Wine guru Tim Hanni first taught me the concept of "umami" (oo MAH mee) eight years ago, and ever since, I've spread his teachings to anyone interested (or not). Umami, a word meaning "savory" in Japanese, is the flavor compound that makes tomatoes taste riper, grilled meat melt on your tongue, and soy sauce a go-to condiment. It's also why the much-maligned monosodium glutamate (MSG) makes food smack better. The savory sensation derives directly from your tongue's reception of glutamic acid in meat, cheese, or vegetables like mushrooms. Hanni theorizes that the bitterness in wine becomes more palatable when softened with the umami found in food, explaining why a young, tannic cabernet sauvignon becomes more pliable when paired with a well-marbled rib-eye.
On top of that steak, Hanni also sprinkles acidity and salt — additional bitterness tamers — using a spice blend he invented called Vignon. A couple years back, he and a partner threw some cash together and developed an all-natural, umami-rich salt substitute with 29 astringency-suppressing ingredients, including dehydrated lemon juice, parmesan cheese, salt, and dried mushrooms. The result is a food-and-wine-pairing makeover, no matter what the wine or how dry or sweet it is. When a beaming Hanni offered up a Vignon-tossed asparagus salad — a stereotypically wine-hating vegetable — with a swig of tannic cabernet-merlot, I was skeptical. But after one bite, I now use the stuff all the time.
Armed with umami knowledge and a map of the tongue, Hanni's taking on the wine industry. Citing our coffee-drinking habits as an example, Hanni remarked that sugar, often crammed into Starbucks' bitter offerings, is shunned in the wine industry. Even though humans naturally prefer sweet flavors, wineries continue to push dry wines. But our sugar love is mapped on our tongues, buried in the recesses of our taste buds. Having more bumps indicates higher sensitivity to bitterness. Hanni theorizes that we evolved this way because, during our hunter-gatherer days, sweet meant sustenance and bitter meant death, explaining why women — historically the family feeders — prefer fruitier wines.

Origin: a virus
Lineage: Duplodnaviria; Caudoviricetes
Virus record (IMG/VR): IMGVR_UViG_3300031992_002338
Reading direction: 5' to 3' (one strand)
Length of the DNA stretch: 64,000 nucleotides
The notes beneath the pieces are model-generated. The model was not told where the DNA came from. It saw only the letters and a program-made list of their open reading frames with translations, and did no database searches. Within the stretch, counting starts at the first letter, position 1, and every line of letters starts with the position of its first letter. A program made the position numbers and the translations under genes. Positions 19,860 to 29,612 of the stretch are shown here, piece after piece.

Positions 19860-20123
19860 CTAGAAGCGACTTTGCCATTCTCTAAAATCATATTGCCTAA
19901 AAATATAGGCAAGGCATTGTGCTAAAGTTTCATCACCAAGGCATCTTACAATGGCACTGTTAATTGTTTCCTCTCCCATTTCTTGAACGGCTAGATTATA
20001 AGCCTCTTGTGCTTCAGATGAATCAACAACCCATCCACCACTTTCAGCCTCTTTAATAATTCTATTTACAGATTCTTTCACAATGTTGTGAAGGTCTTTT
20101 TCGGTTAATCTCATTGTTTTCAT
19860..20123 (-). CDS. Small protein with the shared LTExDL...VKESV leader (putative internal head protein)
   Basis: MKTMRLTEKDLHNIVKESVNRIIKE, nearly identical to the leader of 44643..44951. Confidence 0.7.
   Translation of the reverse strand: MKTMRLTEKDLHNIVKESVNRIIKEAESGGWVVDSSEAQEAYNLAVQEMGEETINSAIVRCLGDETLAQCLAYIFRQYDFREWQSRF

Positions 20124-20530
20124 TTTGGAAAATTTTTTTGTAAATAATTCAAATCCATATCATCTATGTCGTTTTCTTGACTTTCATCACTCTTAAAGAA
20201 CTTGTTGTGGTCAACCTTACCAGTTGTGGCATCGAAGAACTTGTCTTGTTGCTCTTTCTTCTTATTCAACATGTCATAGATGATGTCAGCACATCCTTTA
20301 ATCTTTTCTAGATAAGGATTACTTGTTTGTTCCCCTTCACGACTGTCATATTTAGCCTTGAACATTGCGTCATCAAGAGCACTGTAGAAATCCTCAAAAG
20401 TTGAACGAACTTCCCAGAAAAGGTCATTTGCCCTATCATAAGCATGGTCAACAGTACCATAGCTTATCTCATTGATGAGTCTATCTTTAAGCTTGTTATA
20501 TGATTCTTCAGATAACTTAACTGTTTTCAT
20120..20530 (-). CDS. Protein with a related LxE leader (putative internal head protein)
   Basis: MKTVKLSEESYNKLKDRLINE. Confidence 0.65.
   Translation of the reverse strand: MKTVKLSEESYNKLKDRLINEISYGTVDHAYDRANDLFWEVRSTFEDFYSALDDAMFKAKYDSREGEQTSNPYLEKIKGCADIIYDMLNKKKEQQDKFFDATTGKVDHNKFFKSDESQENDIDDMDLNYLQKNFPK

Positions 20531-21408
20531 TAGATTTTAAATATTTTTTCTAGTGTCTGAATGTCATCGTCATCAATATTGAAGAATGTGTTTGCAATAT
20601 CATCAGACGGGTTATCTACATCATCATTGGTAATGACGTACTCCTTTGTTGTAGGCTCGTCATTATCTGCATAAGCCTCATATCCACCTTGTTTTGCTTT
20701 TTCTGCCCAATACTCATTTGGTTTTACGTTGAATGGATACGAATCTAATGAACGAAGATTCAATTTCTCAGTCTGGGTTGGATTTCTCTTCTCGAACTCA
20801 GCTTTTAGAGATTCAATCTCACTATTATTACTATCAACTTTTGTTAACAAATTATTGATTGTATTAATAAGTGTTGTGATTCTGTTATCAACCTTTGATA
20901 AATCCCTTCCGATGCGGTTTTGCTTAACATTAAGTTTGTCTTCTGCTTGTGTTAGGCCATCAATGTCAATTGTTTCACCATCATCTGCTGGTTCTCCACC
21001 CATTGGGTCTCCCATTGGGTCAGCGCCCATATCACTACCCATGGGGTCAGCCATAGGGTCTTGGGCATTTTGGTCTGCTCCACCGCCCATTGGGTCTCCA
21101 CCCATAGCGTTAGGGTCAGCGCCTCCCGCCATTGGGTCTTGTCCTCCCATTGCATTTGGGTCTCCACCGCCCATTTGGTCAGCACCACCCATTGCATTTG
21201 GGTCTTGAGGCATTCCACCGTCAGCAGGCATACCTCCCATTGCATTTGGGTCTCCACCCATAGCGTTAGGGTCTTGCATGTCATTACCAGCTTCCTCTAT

Hanni tells everyone, "Don't believe what you think." And don't let the establishment lay guilt or shame on you; sweet is cool, and apparently, quite native.
To put people at ease with their primal urges, he developed an online taster test called the "Budometer" to categorize wine drinkers into four different segments: 1) Sweet, 2) Hyper Sensitive, 3) Sensitive, and 4) Tolerant, with Sweet being the most sensitive to bitterness and Tolerant the least. I asked a crew of 20 volunteers to take the test, and they showed remarkable consistency in their wine proclivity. The Sweets leaned toward sweet wines, while the Tolerants desired more tannins and flavor. According to Hanni, more than 50 percent of people fall in the Sensitive category, with the rest spread out over the remaining three segments. Women dominate the Sweet and Hyper Sensitive categories, while men, the Tolerant. As expected, some Sweets vehemently resisted the moniker, but blind tastes proved the results. For the record, I'm a Hyper Sensitive, proudly sharing the segment with British wine critic Jancis Robinson.
I'm sold on the concept. Take the three-minute online quiz at budometer.com, and learn where you fall. It will probably make you feel better about the Riesling you guzzle on the sly. M
Borsao Monte Oton 2007 Garnacha Incredible value wine. Medium-bodied, this perfect-for-everyday Grenache has cherry and raspberry, silky tannins, and a pretty, forever finish. $10. eeee
Pierre Sparr 2005 Pinot Blanc Reserve This humble wine speaks volumes in taste — pear, tangerine, and Welch's white grape juice (in a good way). Soft, approachable, and finishes with a clean citrus sensation. $20. eeee